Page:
In Martha’s Vineyard, Gray Organschi and Aaron Schiller Meticulously Craft a Family Home
“One if by land, two if by sea,” is how architect Aaron Schiller describes the experience of arriving at this house, on a sloped site with dramatic views of the Atlantic. Schiller’s description is both charming and literal. The northern approach leads straight to the main floor of the 6,200-square-foot five-bedroom, a barnlike gabled volume clad in cedar charred in the manner of Japanese shou sugi ban. From the opposite side of the four-plus-acre property, entry is via an exterior staircase of glulam beams. Despite its scale and stark modernity, the three-story structure closely embraces the land, evoking the local vernacular of timber sheds weathered to a gray patina—a poetic byproduct of the region’s salt and sun.
For Schiller, who worked with Gray Organschi Architecture on the design and build, the house is not only a unique first commission for a young practitioner, but also a labor of love that hits particularly close to home. At age 28, just as he was finishing his first year of graduate studies at the Yale School of Architecture, Schiller was hired by a relative to find a plot of land and build a year-round residence at Chilmark, a town on Martha’s Vineyard, Massachusetts, that his family has frequented since the 1950’s. The short-and-sweet brief: a home with ocean views from every room.
It was a tall order for an architect in training. Luckily, Schiller found a friend and mentor in one of his professors, Alan Organschi, who teaches an immersive housing studio at Yale in which student groups design and realize a residence in a single semester. Organschi and his wife and partner, Lisa Gray, have a thoughtful and holistic approach to the practice of architecture, often managing construction in tandem with design. Schiller teamed up with the duo on the dwelling, beginning a slow-brewing five-year professional relationship. “We had never worked this way before,” Gray says. “But our fondness for Aaron and his family blossomed into a great friendship, and the building is a result of our very close collaboration and exchange of ideas.”
The house is a successful confluence of the firm’s signature site-specificity and Schiller’s deep familiarity with both the client and the location. The upper volume, which houses the main living spaces, is wrapped in panoramic windows and charred cedar siding, a rot-resistant cladding that takes on a silvery sheen on sunny days—an effect that guided the team’s choice of a matching color for the standing-seam roof. By dramatic contrast, bleached ash interiors offer a sense of enveloping lightness. “The rough-and-tough exterior materials meet the environmental stresses—the salt, the wind—while the interiors offer sanctuary from them,” Organschi says, acknowledging the need for a tight building envelope to withstand the region’s hardy climate. “The strategy was that the home could button itself up but also open up completely on those beautiful Vineyard days when the wind is low.”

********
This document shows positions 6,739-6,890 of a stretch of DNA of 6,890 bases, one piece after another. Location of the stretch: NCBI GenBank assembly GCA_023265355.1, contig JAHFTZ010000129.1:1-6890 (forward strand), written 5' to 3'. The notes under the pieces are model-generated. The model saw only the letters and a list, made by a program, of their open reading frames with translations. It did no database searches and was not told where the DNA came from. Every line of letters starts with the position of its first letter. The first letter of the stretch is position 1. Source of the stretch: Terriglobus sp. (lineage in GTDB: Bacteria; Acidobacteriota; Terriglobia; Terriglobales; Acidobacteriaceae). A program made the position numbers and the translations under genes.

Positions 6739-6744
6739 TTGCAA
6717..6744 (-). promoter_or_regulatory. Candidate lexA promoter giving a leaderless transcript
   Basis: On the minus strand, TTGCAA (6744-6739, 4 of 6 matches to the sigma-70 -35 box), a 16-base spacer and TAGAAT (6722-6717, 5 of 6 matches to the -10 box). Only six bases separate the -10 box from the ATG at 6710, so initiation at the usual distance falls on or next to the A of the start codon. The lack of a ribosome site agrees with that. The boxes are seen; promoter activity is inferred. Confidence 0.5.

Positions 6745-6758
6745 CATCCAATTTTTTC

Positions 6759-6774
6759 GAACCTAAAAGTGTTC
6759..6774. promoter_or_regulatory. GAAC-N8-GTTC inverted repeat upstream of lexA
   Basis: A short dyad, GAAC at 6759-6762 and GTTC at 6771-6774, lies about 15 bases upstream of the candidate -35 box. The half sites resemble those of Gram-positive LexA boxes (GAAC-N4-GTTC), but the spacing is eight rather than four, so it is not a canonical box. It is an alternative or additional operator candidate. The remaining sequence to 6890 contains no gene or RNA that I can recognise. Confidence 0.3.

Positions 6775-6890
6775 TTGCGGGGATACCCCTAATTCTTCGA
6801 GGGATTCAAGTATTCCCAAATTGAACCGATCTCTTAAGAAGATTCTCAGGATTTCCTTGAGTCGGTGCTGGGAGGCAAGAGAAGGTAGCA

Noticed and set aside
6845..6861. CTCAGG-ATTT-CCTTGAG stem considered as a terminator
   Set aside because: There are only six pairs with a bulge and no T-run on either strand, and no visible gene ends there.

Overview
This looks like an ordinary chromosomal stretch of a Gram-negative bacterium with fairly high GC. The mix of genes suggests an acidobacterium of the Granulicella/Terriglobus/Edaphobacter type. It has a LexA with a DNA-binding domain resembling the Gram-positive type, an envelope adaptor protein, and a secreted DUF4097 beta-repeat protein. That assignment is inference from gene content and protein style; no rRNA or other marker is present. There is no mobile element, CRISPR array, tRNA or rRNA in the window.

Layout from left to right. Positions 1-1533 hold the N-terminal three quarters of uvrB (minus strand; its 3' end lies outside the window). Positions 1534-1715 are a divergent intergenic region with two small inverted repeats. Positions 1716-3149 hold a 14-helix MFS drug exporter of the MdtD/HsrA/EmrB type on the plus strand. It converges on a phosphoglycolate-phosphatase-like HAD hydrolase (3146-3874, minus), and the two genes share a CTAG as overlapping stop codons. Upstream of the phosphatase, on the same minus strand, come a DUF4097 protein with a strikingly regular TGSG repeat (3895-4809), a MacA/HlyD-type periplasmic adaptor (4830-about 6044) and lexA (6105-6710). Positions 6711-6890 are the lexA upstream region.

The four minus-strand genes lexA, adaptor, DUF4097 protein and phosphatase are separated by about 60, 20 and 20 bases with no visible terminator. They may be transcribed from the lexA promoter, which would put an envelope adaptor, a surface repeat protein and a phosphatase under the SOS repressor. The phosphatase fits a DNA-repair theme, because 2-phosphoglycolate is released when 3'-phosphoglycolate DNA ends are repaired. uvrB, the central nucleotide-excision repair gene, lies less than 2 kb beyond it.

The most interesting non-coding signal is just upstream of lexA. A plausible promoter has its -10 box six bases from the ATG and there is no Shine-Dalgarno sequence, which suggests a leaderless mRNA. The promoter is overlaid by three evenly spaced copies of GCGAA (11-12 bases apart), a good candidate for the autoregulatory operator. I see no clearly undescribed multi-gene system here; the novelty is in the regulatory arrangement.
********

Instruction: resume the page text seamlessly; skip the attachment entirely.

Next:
The lower level, which contains the gym, media room, and four bedrooms, is constructed from red western cedar and board-formed concrete with a distressed surface texture, the result of being poured against salvaged mushroom battens pitted with fungal decay. Schiller worked closely with the contractors to achieve the detail. He also charred the shou sugi ban louvers that demarcate the home’s north entrance himself.
For the interiors, Schiller drew on his early exposure to the masters of midcentury design, which he experienced in the most intimate of settings as a grandchild of J. Irwin and Xenia Miller, owners of the famed Eero Saarinen–designed Miller House in Columbus, Indiana. Alexander Girard’s iconic decor for that house influenced Schiller’s warm-modernist approach here, where open-plan spaces are gently structured by color accents and groupings of furniture, much of which he designed himself.
For the lower level, the rear of which is below grade, “we were fixated on not building a basement,” Schiller says. “Why would you come here to have no light or air?” Instead, the design team resolved to create what he calls “a little Noguchi moment,” with a pair of 14-foot-deep light wells along the home’s lengthy northern facade. Planted with Japanese maples, these underground courtyards form serene, sun-filled vignettes that flood the bedrooms with light. (Just as importantly, they perform a crucial structural role, buttressing the abutting concrete retaining wall.) As Schiller says, “When you’re downstairs and turn your back on the ocean view, you’re faced with the wonderful surprise of these tranquil, Japanese-style gardens.”
Project Team: Eero Puurunen; David Sheeren; Britt Brown Hayes; Marion Forbes: Gray Organschi Architecture. Colin Cleland; Ollie Zlotnicki: Schiller Projects. Contemporary Landscapes: Landscape Contractor. Atelier Ten: Lighting Consultant. Jacobson Structures: Structural Engineer. Schofield Barbini & Hoehn: Civil Engineer. Walter Smith Plumbing & Heating: Plumbing Contractor. Dillon Creations: Millwork. Richard Cantwell Woodworking: Specialty Woodwork. Rosbeck Builders Corporation: General Contractor.
> See more from the Spring 2017 issue of Interior Design Homes